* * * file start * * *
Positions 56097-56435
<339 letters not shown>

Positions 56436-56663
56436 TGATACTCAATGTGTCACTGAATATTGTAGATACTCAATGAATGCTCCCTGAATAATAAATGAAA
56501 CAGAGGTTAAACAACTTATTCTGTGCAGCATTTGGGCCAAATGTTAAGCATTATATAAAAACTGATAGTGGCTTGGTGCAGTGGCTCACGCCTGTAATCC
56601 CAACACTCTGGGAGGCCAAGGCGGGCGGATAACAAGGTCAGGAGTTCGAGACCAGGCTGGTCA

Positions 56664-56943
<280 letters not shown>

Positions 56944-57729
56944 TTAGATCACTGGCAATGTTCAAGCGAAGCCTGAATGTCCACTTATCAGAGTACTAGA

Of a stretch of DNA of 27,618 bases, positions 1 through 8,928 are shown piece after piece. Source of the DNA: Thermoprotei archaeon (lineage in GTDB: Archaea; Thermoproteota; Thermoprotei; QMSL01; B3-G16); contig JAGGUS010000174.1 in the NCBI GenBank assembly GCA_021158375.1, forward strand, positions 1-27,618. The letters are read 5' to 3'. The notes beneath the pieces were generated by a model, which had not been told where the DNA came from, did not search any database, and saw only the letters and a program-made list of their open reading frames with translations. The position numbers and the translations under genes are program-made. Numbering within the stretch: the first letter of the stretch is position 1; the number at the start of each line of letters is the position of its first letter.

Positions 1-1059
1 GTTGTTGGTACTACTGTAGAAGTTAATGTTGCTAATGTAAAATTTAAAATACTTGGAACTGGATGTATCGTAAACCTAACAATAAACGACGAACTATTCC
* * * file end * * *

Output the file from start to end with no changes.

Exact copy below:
Positions 56097-56435
<339 letters not shown>

Positions 56436-56663
56436 TGATACTCAATGTGTCACTGAATATTGTAGATACTCAATGAATGCTCCCTGAATAATAAATGAAA
56501 CAGAGGTTAAACAACTTATTCTGTGCAGCATTTGGGCCAAATGTTAAGCATTATATAAAAACTGATAGTGGCTTGGTGCAGTGGCTCACGCCTGTAATCC
56601 CAACACTCTGGGAGGCCAAGGCGGGCGGATAACAAGGTCAGGAGTTCGAGACCAGGCTGGTCA

Positions 56664-56943
<280 letters not shown>

Positions 56944-57729
56944 TTAGATCACTGGCAATGTTCAAGCGAAGCCTGAATGTCCACTTATCAGAGTACTAGA

Of a stretch of DNA of 27,618 bases, positions 1 through 8,928 are shown piece after piece. Source of the DNA: Thermoprotei archaeon (lineage in GTDB: Archaea; Thermoproteota; Thermoprotei; QMSL01; B3-G16); contig JAGGUS010000174.1 in the NCBI GenBank assembly GCA_021158375.1, forward strand, positions 1-27,618. The letters are read 5' to 3'. The notes beneath the pieces were generated by a model, which had not been told where the DNA came from, did not search any database, and saw only the letters and a program-made list of their open reading frames with translations. The position numbers and the translations under genes are program-made. Numbering within the stretch: the first letter of the stretch is position 1; the number at the start of each line of letters is the position of its first letter.

Positions 1-1059
1 GTTGTTGGTACTACTGTAGAAGTTAATGTTGCTAATGTAAAATTTAAAATACTTGGAACTGGATGTATCGTAAACCTAACAATAAACGACGAACTATTCC